Baku, January 14, AZERTAC
On the eve of West Africa being declared free of Ebola virus transmission, top United Nations officials today highlighted the "extraordinary" global cooperation mustered to tackle an epidemic that killed over 11,300 people, at the same time calling for vigilance against future flare-ups.
"Governments will need resources to help communities prevent infection, detect potential cases and respond rapidly and effectively," Secretary-General Ban Ki-moon told a regular informal General Assembly meeting on Ebola recover and response, stressing that the international community must make good on the pledges made in 2015 to support the over 10,000 survivors in West Africa.
Sierra Leone declared the end of Ebola transmission on 7 November and Guinea, where the epidemic began two years ago, on 29 December, with both countries now observing a 90-day period of heightened vigilance. Liberia is slated to declare the end of the recent flare-up tomorrow.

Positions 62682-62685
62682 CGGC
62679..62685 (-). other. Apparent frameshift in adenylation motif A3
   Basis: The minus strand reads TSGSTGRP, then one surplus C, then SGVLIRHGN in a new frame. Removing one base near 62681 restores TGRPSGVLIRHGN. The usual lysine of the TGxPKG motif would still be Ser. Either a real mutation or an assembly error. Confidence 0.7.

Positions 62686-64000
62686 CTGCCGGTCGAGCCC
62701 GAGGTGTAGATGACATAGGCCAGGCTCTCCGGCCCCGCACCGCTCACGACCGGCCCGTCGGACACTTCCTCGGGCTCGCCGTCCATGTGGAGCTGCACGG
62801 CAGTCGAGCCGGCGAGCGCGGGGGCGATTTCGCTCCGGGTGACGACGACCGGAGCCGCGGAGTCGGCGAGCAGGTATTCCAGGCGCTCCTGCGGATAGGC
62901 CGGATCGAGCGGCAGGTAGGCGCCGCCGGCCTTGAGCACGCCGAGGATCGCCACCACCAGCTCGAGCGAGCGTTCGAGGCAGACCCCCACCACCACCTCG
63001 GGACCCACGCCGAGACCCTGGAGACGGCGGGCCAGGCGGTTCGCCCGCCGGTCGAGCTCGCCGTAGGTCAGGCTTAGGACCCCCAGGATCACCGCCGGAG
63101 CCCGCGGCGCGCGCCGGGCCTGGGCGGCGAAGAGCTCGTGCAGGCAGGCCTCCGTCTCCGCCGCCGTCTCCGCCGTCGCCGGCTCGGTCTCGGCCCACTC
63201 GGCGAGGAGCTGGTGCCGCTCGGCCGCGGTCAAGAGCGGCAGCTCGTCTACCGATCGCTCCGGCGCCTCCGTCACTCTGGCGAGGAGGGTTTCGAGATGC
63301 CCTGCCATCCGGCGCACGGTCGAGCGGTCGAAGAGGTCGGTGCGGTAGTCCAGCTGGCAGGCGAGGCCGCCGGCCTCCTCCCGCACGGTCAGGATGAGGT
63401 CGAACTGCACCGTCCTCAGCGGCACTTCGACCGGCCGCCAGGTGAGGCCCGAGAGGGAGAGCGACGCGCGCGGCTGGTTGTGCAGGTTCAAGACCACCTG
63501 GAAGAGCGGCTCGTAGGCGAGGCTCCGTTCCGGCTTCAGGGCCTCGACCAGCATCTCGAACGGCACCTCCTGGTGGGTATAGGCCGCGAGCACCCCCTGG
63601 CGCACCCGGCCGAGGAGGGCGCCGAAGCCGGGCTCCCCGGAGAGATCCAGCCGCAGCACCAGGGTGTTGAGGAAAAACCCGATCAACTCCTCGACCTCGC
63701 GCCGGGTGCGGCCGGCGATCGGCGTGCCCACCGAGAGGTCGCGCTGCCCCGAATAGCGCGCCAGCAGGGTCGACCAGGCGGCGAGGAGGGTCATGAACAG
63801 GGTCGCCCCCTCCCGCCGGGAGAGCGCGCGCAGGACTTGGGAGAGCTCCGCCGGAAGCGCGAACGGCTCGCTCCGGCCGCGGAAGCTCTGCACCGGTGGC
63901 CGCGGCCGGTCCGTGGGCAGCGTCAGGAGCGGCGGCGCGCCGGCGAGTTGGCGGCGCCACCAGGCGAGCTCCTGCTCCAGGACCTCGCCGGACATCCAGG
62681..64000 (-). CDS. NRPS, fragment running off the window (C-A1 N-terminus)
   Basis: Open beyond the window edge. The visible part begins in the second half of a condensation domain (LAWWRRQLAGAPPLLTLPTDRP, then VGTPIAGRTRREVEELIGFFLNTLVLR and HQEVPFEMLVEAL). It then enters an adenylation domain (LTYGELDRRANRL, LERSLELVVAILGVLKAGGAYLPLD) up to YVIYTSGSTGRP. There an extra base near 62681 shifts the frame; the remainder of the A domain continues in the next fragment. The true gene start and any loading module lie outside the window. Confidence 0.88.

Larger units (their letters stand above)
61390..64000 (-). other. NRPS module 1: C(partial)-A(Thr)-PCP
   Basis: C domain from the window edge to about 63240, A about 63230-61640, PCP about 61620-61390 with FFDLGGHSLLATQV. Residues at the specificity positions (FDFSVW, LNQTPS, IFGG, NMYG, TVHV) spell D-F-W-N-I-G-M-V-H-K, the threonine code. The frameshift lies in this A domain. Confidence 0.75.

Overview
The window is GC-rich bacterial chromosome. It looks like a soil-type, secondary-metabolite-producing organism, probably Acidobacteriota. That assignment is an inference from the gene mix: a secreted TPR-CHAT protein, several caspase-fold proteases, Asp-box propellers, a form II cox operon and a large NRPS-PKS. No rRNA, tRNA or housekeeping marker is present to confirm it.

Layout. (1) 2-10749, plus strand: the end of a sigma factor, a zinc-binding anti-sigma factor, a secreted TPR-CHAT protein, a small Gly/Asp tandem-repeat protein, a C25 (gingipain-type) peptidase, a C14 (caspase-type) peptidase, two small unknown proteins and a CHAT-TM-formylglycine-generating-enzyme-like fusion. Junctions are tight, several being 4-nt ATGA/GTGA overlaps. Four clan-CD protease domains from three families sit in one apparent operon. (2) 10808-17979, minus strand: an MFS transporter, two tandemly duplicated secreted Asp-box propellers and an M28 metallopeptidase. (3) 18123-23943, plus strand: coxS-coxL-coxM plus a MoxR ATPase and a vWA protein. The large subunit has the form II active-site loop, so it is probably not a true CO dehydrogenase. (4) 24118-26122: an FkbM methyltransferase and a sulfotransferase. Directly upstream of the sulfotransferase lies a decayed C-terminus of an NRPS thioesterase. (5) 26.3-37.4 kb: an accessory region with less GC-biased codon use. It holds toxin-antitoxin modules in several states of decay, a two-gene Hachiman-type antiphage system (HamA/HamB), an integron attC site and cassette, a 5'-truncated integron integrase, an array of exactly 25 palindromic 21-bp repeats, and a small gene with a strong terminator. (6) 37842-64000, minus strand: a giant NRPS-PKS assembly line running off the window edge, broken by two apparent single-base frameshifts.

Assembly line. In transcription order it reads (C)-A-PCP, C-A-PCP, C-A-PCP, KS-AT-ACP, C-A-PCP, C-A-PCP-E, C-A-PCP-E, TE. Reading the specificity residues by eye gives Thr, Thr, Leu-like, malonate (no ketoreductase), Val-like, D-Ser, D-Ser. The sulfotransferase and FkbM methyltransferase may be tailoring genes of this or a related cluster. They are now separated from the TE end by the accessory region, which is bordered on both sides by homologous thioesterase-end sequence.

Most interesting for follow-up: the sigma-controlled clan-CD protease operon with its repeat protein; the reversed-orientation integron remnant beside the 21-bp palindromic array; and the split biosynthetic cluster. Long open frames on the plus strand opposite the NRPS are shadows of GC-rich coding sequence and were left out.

Apart from the original chain of transmission, there were 10 new small outbreaks between March and November this year, apparently due to the re-emergence of a persistent virus from survivors. One challenge is that after recovery and clearing the virus from the bloodstream, the virus may persist in the semen of some male survivors for as long as nine to 12 months.
WHO chief Dr. Chan said tremendous strides had been made towards defeating the largest, longest and most complex Ebola outbreak in history. And with Liberia set to be removed tomorrow from the list of countries with ongoing Ebola virus transmission, marking the first time that all three most-affected countries had logged 42 days without a case of the disease – twice the incubation period of the virus – "this is a monumental achievement."
Indeed, she explained, every chain of transmission had to be broken; tens of thousands of contacts had to be monitored. And while vigilance and response capacity must be maintained throughout 2016, WHO expected that "all survivors will have cleared the virus from their bodies by the end of the year."